Saturday, July 17, 2010

King of the Trail

When I entered the trail at Long Meadow I was ten feet behind two runners -- I dubbed them red-hat and mesh-shorts -- who were racing and pretending not to.  I held back and watched with growing amusement as the red-hat runner surged, only to be matched by mesh-shorts, and then mesh-shorts counterattacked, but red-hat hung tough.  By the time we reached Queen Hill, which has a vertical of 45', both runners were laboring noticeably.  At the crest of the hill, red-hat broke: his shoulders slumped and his pace slowed.  Mesh-shorts had, it seemed, "won."

I picked up my pace and quickly dispatched with red-hat and was gaining rapidly on mesh-shorts when mesh-shorts unexpectedly veered off onto a side trail right before Lookout Hill.  I had wanted to pass him with authority, to show him that I owned the trail, and briefly considered following him down the side trail just to make my point, but ultimately that would have cut my run short, and so I let mesh-shorts leave the trail without conquering him.

As I neared the top of Lookout Hill and its 23' vertical I was surprised to hear footfall behind me.  Red-hat was making a valiant effort to match my pace.  The topography was cooperating with him, as the next stretch around the lake had no vertical.  Red-hat nosed ahead of me and began to one-step me; no matter what pace I ran he ran one step faster.  I realized that breaking him wouldn't be easy.  I would have to grind him down.  To do this, I would use Breeze Hill and its 95' vertical as a weapon.

At the base of Breeze Hill, I began to run at a pace that I knew I couldn't sustain for much more than a minute or two.  I pulled ahead by one step but could not shake red-hat.  Fearing that if I slowed, red-hat would sense that my fast pace was a bluff and gain confidence, I continued to run at an unsustainable clip. When my body started to crack, I promised myself that if I could just maintain this pace until Midwood, I would allow myself to stop and walk.  We crested the hill together, and as we sprinted towards Midwood, I began to rationalize my defeat: I was dehydrated.  I hadn't slept well. The extreme amount of vertical I was running each week, upwards of 1000', was sapping the energy from my legs.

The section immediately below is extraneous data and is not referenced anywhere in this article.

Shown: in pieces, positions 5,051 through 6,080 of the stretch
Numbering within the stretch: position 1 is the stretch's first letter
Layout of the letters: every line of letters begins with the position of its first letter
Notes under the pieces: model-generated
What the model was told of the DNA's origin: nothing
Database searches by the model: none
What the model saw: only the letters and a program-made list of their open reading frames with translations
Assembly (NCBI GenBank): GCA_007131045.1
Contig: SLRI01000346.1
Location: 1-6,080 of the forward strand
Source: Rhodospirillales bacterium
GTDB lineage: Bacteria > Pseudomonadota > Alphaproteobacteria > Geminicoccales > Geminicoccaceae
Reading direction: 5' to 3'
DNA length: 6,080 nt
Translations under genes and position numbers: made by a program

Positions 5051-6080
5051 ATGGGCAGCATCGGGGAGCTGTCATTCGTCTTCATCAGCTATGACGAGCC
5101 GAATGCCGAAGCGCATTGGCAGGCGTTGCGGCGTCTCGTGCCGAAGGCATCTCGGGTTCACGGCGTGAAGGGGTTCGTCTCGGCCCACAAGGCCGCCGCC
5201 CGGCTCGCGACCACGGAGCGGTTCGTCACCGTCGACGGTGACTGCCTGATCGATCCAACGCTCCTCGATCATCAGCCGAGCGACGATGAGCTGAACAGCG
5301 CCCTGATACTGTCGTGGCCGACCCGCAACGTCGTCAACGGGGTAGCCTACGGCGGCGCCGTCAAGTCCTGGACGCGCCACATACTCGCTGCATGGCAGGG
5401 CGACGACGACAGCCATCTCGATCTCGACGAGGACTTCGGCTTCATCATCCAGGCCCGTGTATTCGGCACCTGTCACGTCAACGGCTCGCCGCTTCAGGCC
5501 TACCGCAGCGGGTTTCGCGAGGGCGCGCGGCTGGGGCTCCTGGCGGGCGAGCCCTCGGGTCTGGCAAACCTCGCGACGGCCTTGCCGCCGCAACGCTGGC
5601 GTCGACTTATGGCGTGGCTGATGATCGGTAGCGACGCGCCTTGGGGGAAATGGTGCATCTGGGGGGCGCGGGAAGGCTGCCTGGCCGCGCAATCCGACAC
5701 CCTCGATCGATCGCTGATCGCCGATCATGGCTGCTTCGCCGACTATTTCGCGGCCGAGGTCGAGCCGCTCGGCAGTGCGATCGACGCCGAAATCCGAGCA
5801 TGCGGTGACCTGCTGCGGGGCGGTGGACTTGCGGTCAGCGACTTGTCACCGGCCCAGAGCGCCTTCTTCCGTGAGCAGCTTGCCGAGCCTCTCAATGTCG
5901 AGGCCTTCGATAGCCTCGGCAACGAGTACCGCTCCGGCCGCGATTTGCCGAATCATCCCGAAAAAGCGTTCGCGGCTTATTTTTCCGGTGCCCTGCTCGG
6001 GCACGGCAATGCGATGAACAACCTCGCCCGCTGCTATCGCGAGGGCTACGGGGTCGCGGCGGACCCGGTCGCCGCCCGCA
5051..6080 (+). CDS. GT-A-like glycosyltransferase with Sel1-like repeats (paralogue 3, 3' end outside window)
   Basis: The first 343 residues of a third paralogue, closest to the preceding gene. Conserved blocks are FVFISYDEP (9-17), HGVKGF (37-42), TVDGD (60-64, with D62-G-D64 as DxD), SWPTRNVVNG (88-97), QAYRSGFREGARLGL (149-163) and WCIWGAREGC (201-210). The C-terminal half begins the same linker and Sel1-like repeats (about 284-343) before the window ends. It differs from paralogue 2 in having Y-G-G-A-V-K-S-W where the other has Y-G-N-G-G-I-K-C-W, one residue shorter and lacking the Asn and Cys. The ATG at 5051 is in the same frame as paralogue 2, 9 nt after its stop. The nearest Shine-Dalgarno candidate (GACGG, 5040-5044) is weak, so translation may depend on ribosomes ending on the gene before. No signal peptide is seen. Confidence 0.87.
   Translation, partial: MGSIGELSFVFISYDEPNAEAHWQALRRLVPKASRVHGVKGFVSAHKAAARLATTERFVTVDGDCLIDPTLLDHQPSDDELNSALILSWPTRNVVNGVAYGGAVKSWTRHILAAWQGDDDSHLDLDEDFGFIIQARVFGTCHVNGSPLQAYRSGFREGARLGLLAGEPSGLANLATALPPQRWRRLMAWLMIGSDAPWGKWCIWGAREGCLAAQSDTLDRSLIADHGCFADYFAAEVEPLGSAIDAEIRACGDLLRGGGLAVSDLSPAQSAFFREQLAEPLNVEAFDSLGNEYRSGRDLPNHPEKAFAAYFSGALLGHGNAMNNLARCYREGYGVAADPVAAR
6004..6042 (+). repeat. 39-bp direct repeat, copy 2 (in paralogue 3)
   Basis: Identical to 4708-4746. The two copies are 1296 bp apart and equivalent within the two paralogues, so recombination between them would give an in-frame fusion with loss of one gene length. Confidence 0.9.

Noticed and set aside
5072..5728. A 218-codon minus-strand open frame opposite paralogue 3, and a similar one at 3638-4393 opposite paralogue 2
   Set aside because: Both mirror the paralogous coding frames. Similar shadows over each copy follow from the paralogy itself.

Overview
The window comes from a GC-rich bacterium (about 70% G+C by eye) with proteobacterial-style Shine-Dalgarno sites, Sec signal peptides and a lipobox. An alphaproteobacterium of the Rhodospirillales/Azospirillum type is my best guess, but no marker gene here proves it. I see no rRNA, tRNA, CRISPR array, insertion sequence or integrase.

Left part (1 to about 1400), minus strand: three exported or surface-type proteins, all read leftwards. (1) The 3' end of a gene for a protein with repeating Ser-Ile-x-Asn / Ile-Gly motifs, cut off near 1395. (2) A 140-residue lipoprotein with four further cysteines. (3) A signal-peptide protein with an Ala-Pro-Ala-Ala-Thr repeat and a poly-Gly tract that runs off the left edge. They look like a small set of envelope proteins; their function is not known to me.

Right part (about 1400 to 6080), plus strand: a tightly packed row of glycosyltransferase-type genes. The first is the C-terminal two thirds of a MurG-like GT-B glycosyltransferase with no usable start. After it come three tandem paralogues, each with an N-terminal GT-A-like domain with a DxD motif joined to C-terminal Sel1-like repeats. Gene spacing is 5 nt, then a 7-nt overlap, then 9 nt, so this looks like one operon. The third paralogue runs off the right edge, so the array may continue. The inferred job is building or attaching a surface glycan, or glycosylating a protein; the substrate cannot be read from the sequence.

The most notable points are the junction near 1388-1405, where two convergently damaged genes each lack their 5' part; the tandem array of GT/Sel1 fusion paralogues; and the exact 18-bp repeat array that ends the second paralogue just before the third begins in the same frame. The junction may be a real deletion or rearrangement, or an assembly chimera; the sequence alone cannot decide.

Seconds before I was about to slow to a walk, Red-hat turned to me and said he was going to stop and refill his handheld bottles.  "Nice run, man," he said.  We exchanged names.  "You were really pushing me there," he said.  "Are you training for anything?"

"I'm just trying to get into shape," I said.

"I'd say you're already there.  Have you done any half marathons?"

I thought this was an oddly specific question, so I answered it vaguely: "Ah, yes, there is one in a week or two around here.  I might do that."

"Queens," he said.  "I might do that one, too.  Well, nice running with you."

We shook hands and then he pulled off the trail.  I ran around a few more bends in trail and then leaned over and threw up three times.